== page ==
The CFP Board outlines the steps to becoming a CFP. You will need to complete the CFP exam, but first you're required to have a bachelor's degree or higher from an accredited university, and complete courses that teach you finance and financial planning.2 Enrolling in a degree program that is also certified to teach you financial planning, such as SNHU's BS in Finance, can help you satisfy both of these requirements.
Once you've completed the coursework, you can take the exam. Keep in mind that the exam is offered just three times a year, but you can register before your courses are finished as long as you complete them before taking the exam.2
While others may be able to work as a financial advisor without a certification, the CFP Board states earning your certificate in financial planning may give you an competitive edge. Certified professionals can attest that it fosters trust between clients and colleagues.2
Start your path to certification by enrolling in SNHU's BS in Finance with a concentration in Financial Planning, approved by the CFP Board.
How much do CFP® courses cost?
Costs vary depending on where and how you're learning.
Online courses often fit more lives at a lower cost. At SNHU, our tuition for online bachelor's degree programs is one of the lowest in the nation. The standard tuition rate is $320 per credit hour. This totals about $38,400 for a 120-credit degree program. (Though for many students, the total tuition investment becomes less, as many have previously attended other institutions and can save money by transferring credits into the program.)
We're also dedicated to making higher education accessible, so we have a wide variety of financial aid options that may be able to help reduce your cost. Our Student Financial Services team can help you develop a financial plan to borrow and pay wisely, much like you could be doing for others in your future career as a CFP.
So for the investment outlined, you not only prep for the CFP exam but you earn your BS Finance with a concentration in Financial Planning at the same time.
Which one is better, CFA or CFP®?
Both credentials are a great choice for someone who wants to work in finance. It all depends on your preferred type of work.
As the CFP Board states, a CFP® works with individuals or small groups, while a Chartered Financial Analysts (CFA) would work within bigger organizations that make large investments, such as banks or insurance companies, and analyzes these investments.2
Someone working as a CFP may find a more personal connection to their work, especially if they help families and young adults plan for their financial futures. If you prefer designing strategies for healthy financial decisions for everyday people, earning a CFP certification may be the right choice for you.
Alternatively, earning a CFA is an especially high distinction in the investments industry. This is a globally recognized standard of skills that could allow you to work with businesses all over the world. And if you like a challenge, this is a highly competitive industry and position.4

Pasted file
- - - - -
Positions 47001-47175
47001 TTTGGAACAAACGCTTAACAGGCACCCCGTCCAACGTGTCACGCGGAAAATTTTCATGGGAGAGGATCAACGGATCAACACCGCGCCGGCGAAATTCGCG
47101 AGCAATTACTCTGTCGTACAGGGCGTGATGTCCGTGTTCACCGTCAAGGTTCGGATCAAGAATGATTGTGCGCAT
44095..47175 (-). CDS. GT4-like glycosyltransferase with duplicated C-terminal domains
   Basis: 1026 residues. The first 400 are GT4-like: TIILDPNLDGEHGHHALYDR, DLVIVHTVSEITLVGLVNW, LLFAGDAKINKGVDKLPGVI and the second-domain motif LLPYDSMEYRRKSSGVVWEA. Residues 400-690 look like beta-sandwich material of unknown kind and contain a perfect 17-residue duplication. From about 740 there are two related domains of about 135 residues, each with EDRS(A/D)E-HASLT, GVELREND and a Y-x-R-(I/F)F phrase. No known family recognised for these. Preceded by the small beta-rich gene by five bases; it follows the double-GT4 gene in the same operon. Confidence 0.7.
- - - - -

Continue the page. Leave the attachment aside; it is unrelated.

You can even earn both credentials, as they pair well together. Having the skills to work both small-scale and large-scale is a valuable trait. With both certifications, you can address the full scope of your clients' financial life – whether the small family wants to invest in big stocks or the organization wants to take smaller budgets into account, you may have the right skills to bring to the table.
Being able to work on multiple levels can allow you to do the majority of the work yourself with no need to employ other services to fill knowledge gaps. This helps build a stronger relationship with clients too.
Whether you're a CFA, a CFP or both, you can be working in a great industry.
SNHU has provided additional information for programs that educationally prepare students for professional licensure or certification. Learn more about what that means for your program on our licensure and certification disclosure page.
Southern New Hampshire University is a private, nonprofit institution accredited by the New England Commission of Higher Education (NECHE) as well as several other accrediting bodies.
Sources & Citations (1, 2, 3, 4)
1 Bureau of Labor Statistics, U.S. Department of Labor, Occupational Outlook Handbook, on the internet, at:
- https://www.bls.gov/ooh/business-and-financial/financial-analysts.htm (viewed Nov. 6, 2020).
- https://www.bls.gov/ooh/management/financial-managers.htm (viewed Nov. 6, 2020).
Cited projections may not reflect local and/or short-term economic or job conditions and do not guarantee actual job growth.
2 Certified Financial Planner Board, on the internet, at:
- https://www.cfp.net/why-cfp-certification/career-guide/what-makes-cfp-certification-different/how-does-cfp-certification-complement-my-cfa (viewed Nov. 6, 2020)
- https://www.cfp.net/why-cfp-certification/why-get-certified (viewed Nov. 6, 2020)
- https://www.cfp.net/get-certified/certification-process (viewed Nov. 6, 2020)
- https://www.cfp.net/why-cfp-certification/why-get-certified/for-financial-professionals (viewed Nov. 6, 2020)
- https://www.cfp.net/get-certified/certification-process/exam-requirement (viewed Nov. 6, 2020)
3 According to survey responses from over 9,200 SNHU online students conducted in the fall of 2019.
4 CFA Institute, CFA Program, on the internet, at https://www.cfainstitute.org/en/programs/cfa (viewed Nov. 6, 2020)